On the alert: future priorities for alerts in clinical decision support for computerized physician order entry identified from a European workshop
1 University Hospitals Birmingham NHS Foundation Trust, Queen Elizabeth Hospital Birmingham, Mindelsohn Way, Edgbaston, Birmingham B15 2WB UK
2 College of Medical and Dental Sciences, University of Birmingham, Birmingham B15 2SP UK
3 West Midlands Centre for Adverse Drug Reactions, City Hospital, Dudley Road, Birmingham B18 7QH UK
4 Erasmus University Medical Centre, Department of Hospital Pharmacy, PO Box 2040, 3000 CA Rotterdam, Netherlands
5 Department of Clinical Pharmacology and Pharmacoepidemiology, Cooperation Unit Clinical Pharmacy, University of Heidelberg, Im Neuenheimer Feld 410, 69120 Heidelberg, Germany
6 School of Medicine Pharmacy and Health, The University of Durham, Durham TS17 6BH UK
7 Division of General Internal Medicine, Brigham and Women’s Hospital, Boston, MA 02120 USA
8 Harvard Medical School, Boston, MA 02115 USA
9 Department of Laboratory Medicine, Division of Clinical Pharmacology, Karolinska Institutet, Karolinska University Hospital, Stockholm 14186 Sweden
10 Institute of Health Policy and Management, Erasmus University Rotterdam, PO Box 1738, 3000 DR Rotterdam, The Netherlands
11 Institute of Health Informatics, UMIT – University of Health Sciences, Medical Informatics and Technology, Eduard Wallnöfer-Zentrum I, 6060 Hall in Tirol, Austria
BMC Medical Informatics and Decision Making 2013, 13:111 doi:10.1186/1472-6947-13-111Published: 1 October 2013
Clinical decision support (CDS) for electronic prescribing systems (computerized physician order entry) should help prescribers in the safe and rational use of medicines. However, the best ways to alert users to unsafe or irrational prescribing are uncertain. Specifically, CDS systems may generate too many alerts, producing unwelcome distractions for prescribers, or too few alerts running the risk of overlooking possible harms. Obtaining the right balance of alerting to adequately improve patient safety should be a priority.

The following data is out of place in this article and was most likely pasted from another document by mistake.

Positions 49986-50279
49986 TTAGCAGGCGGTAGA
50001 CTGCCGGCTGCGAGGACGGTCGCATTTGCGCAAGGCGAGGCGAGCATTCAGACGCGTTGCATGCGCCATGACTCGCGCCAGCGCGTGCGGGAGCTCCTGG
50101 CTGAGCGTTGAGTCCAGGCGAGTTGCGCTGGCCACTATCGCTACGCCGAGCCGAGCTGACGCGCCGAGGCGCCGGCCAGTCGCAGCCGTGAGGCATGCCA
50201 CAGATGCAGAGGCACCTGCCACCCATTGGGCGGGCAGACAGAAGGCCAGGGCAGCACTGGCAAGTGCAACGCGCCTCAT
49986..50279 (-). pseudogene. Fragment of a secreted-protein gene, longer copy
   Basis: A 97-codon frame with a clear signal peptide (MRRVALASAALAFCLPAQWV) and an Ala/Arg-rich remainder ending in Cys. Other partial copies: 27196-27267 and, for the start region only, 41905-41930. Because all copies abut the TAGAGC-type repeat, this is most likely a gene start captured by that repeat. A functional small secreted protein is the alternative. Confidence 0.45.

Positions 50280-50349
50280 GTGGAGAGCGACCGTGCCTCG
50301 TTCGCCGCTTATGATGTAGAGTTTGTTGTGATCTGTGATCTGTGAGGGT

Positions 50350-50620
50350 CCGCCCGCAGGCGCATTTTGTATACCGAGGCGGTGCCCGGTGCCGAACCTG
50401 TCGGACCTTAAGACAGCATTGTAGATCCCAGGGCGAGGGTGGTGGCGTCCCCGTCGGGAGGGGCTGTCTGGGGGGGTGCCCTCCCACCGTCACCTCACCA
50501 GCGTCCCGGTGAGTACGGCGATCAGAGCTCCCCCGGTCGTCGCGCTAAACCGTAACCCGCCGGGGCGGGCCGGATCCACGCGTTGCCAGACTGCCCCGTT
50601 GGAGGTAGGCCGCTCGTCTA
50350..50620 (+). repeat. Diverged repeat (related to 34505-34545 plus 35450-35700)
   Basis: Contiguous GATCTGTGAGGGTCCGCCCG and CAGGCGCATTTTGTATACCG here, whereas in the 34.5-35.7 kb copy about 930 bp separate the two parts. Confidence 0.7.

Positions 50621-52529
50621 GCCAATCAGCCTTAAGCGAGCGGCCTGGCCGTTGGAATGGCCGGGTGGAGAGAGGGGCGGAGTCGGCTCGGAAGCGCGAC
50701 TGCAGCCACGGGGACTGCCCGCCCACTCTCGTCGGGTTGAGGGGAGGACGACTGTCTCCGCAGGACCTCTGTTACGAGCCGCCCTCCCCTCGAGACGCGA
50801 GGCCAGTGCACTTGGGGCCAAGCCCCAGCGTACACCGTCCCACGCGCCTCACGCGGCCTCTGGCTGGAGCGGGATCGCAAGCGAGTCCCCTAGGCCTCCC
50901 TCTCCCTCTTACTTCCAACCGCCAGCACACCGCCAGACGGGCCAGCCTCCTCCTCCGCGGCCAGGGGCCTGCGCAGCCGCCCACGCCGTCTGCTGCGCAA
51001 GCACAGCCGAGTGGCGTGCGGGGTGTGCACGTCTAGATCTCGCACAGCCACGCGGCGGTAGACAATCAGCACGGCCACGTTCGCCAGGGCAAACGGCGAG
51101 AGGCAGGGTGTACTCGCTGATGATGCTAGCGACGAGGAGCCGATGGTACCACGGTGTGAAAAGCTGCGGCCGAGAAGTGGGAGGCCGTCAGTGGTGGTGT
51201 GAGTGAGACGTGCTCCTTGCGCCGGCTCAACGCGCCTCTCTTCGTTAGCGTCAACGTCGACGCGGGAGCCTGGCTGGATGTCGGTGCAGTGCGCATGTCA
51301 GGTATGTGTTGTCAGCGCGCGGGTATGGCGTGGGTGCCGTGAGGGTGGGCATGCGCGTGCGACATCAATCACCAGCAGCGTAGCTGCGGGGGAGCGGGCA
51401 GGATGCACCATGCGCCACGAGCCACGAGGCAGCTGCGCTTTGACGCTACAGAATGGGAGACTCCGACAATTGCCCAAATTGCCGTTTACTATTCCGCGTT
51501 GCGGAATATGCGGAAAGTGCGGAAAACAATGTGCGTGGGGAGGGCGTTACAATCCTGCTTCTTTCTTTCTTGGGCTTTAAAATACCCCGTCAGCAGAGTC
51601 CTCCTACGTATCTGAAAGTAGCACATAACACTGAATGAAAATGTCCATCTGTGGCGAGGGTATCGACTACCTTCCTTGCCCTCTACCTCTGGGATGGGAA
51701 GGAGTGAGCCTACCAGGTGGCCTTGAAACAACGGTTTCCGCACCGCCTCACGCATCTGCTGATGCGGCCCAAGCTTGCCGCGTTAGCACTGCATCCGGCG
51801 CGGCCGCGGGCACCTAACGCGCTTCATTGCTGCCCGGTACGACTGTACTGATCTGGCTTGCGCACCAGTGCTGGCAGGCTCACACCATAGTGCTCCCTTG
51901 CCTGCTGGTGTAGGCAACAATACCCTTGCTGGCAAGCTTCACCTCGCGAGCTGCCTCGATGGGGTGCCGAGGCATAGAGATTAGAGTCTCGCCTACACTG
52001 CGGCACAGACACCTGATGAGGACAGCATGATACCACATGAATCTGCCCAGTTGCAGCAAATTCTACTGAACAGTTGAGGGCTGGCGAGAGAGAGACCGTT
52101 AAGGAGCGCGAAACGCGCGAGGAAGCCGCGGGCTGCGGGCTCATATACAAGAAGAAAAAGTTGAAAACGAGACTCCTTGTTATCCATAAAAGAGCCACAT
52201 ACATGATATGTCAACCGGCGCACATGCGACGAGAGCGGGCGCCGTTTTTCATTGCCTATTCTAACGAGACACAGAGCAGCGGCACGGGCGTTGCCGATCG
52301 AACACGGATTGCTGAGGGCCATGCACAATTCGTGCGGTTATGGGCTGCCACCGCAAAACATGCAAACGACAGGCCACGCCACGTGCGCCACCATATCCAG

A workshop funded through the European Regional Development Fund was convened by the University Hospitals Birmingham NHS Foundation Trust to assess current knowledge on alerts in CDS and to reach a consensus on a future research agenda on this topic. Leading European researchers in CDS and alerts in electronic prescribing systems were invited to the workshop.
We identified important knowledge gaps and suggest research priorities including (1) the need to determine the optimal sensitivity and specificity of alerts; (2) whether adaptation to the environment or characteristics of the user may improve alerts; and (3) whether modifying the timing and number of alerts will lead to improvements. We have also discussed the challenges and benefits of using naturalistic or experimental studies in the evaluation of alerts and suggested appropriate outcome measures.
We have identified critical problems in CDS, which should help to guide priorities in research to evaluate alerts. It is hoped that this will spark the next generation of novel research from which practical steps can be taken to implement changes to CDS systems that will ultimately reduce alert fatigue and improve the design of future systems.